written by Melissa Birkholz, May 1998 (Updated Oct. 15, 1998)
There is a document on the Web, written by Beaufort C. Addison III (Br. Clif), claiming he found problems with the Book of Mormon. Br. Clif, who states he is a returned missionary, encourages others to copy and distribute his web page. Thus, there may be hundreds, possibly thousands, who have read his claims.
Unfortunately, there are people who will read his document and take it at face value. This is especially true for people who are already anti-Mormon, eagerly looking for new fuel for their fires. They probably won’t bother to investigate his claims.
However, I took the time to investigate Br. Clif’s charges. I found solutions to his problems, which I have posted on this web page. [...Thank you, Br. Clif, for strengthening my testimony of the Book of Mormon...] I found many of his problems came from not following the events of the Book of Mormon and from taking things out of context. One was falsehood. Anyone who uses Br. Clif’s claims as fact will be spreading false witness (Ex. 20:16; Prov. 6:16-19; 19:5; Rev. 21:8). Don’t do it -- Please read this page first. ...Compare and contrast. In fact, don’t take anyone’s word for it -- Objectively study, investigate and research the Book of Mormon for yourself.
I invited Br. Clif to link his page problem by problem to each of my solutions. He received my invitation on June 23, 1998 and replied promptly. Currently, he is working on a project about Paul of the New Testament and does not have a working Internet connection. He did write, quote: “...you can state my intention to link to your solutions as soon as I get a working internet connection...”
I extend an open invitation for everyone to search the Book of Mormon. Don’t just breeze through it--study it as you read it. See for yourself if Br. Clif’s problem’s are really problems...or merely the result of not thoroughly studying and searching the text and related literature. Don’t just sit there. Take the challenge! I did, and here’s what I found....
These address Br. Clif’s problems with the Book of Mormon as they were stated in early May 1998. When writing my own comments, I will use names like Yeshua (Hebrew) or YHWH (Hebrew) in place of names like Jesus (Greek) and LORD. [For anyone who questions that-- I don’t have anything against the name Jesus. The Father and His Son, and the scriptures They have given us, recognize the variety of languages spoken throughout nations (Isa. 66:18; Dan. 7:14; Acts 2:8-11; Rev. 5:9;7:9). Since Jesus was born a Jew, I have chosen to use his Hebrew name for these pages. (See Jesus the Christ by James E. Talmage, p. 35)] When quoting or paraphrasing other sources, I will use the names they use.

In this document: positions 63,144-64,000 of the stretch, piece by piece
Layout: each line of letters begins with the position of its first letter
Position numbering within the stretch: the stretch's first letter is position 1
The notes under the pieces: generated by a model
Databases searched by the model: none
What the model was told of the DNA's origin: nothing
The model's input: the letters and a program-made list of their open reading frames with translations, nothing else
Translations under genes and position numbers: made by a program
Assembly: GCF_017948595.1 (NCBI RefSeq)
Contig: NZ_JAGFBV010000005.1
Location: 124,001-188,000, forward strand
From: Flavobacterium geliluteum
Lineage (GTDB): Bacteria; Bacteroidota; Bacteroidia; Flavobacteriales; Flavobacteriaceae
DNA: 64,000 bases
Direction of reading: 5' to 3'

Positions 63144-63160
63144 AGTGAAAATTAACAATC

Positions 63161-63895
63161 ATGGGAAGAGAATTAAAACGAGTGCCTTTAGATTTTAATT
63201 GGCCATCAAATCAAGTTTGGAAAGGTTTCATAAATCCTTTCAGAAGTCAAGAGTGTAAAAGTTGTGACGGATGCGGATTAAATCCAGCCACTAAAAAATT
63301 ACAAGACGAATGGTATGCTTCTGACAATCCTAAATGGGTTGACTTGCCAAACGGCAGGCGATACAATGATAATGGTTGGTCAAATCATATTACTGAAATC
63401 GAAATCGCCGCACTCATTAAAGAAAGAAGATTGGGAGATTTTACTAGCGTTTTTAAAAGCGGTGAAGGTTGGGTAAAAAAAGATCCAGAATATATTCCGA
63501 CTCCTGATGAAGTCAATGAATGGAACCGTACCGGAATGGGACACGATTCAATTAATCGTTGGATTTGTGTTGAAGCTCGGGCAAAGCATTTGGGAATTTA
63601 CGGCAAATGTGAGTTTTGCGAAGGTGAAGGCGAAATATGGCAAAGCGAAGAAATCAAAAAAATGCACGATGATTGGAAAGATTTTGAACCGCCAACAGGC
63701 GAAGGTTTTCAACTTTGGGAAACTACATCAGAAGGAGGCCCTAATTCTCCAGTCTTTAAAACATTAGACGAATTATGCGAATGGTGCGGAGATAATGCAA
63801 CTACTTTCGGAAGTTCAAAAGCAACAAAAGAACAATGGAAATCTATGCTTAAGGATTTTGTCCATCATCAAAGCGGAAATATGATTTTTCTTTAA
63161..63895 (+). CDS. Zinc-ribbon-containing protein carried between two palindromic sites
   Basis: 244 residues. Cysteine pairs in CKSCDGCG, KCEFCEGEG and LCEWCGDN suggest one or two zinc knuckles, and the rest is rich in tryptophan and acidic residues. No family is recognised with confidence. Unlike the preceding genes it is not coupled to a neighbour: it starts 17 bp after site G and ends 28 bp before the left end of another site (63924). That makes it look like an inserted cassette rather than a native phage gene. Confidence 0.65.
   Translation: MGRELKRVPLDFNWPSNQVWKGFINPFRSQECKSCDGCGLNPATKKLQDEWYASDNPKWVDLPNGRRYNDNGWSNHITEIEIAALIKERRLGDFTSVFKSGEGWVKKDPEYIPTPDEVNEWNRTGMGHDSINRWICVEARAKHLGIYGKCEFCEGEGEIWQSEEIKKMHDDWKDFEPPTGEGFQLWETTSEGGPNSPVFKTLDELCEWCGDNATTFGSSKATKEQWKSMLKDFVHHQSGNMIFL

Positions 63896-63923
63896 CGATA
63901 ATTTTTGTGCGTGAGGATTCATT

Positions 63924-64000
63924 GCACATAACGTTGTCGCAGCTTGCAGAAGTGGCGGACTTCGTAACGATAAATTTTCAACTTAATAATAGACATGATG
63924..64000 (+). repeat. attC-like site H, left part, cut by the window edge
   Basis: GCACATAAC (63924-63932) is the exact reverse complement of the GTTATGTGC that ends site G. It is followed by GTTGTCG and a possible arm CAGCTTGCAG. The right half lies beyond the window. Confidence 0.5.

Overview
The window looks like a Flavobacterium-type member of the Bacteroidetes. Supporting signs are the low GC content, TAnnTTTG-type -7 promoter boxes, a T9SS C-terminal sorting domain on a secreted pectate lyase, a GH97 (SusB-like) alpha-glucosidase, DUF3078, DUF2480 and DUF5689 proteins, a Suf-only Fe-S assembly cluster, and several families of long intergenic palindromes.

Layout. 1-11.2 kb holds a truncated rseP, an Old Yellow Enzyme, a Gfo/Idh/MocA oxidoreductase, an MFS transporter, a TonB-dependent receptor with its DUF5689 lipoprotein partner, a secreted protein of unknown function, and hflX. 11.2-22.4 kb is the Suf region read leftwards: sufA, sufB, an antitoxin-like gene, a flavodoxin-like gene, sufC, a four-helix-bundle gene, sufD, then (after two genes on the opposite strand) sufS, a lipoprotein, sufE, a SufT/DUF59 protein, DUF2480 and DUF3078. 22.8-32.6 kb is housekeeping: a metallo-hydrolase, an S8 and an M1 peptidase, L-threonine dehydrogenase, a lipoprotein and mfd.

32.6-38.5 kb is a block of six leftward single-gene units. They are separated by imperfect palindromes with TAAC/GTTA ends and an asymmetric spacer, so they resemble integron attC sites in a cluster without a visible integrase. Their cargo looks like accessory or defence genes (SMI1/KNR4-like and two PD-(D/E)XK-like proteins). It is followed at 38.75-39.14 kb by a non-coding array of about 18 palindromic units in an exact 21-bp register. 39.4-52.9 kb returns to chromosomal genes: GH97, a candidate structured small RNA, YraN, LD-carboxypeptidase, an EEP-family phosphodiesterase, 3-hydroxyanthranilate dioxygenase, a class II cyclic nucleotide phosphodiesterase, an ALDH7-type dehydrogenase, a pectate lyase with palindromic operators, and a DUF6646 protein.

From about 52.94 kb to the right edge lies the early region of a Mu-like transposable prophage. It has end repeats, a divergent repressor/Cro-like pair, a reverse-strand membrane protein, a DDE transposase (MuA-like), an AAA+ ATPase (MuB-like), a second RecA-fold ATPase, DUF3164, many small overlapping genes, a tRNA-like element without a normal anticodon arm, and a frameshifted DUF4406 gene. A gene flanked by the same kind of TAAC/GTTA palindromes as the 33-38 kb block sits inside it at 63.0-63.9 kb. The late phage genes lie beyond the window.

On these pages, I have paraphrased Br. Clif’s problems, included the pertinent quotes from the Book of Mormon, and presented my research. Consider this a free booklet. Feel free to reproduce and distribute these pages any way possible--as long as you do not change the words and do not charge money for them. For more information about printing these pages, zip files, and free booklets by postal mail, click here.
In my opinion, one can not conclusively physically prove nor disprove the Book of Mormon. The anti-campaign will continue to show their evidence against it, and Mormons will continue to show their evidence for it. Nevertheless, a personal testimony of the Book of Mormon can not be founded upon physical evidence alone, but stems from faith.
One last note-- These pages are not an official publication of the Church of Jesus Christ of Latter-day Saints. These are Solutions I’ve found as a lay-member of the LDS Church and I take responsibility for them. It’s possible these pages contain type-errors--If so please e-mail about them.
You can search the Book of Mormon on the Web at http://www.hti.umich.edu/relig/mormo n/ For a free copy of the Book of Mormon, either visit http://www.lds.org/FreeBOM/FreeBOM.html or call 1-888-537-7111 (within the United States and Canada) (links and number correct as of May 1998).
“...On September 21, 1823, the same Moroni, then a glorified, resurrected being, appeared to the Prophet Joseph Smith and instructed him relative to the ancient record and its destined translation into the English language.”
The problem Br. Clif finds is: How could the angel Moroni be a resurrected being, since Moroni died after the time of Christ’s resurrection (after which many of the saints who had died went into the holy city and appeared unto many--Matt. 27:52-53). (date: 5/98)
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Moroni can be a resurrected being because he was resurrected after Yeshua was resurrected. Yeshua was the firstfruits of the resurrection. After that, Almighty Father is free to resurrect anyone He chooses.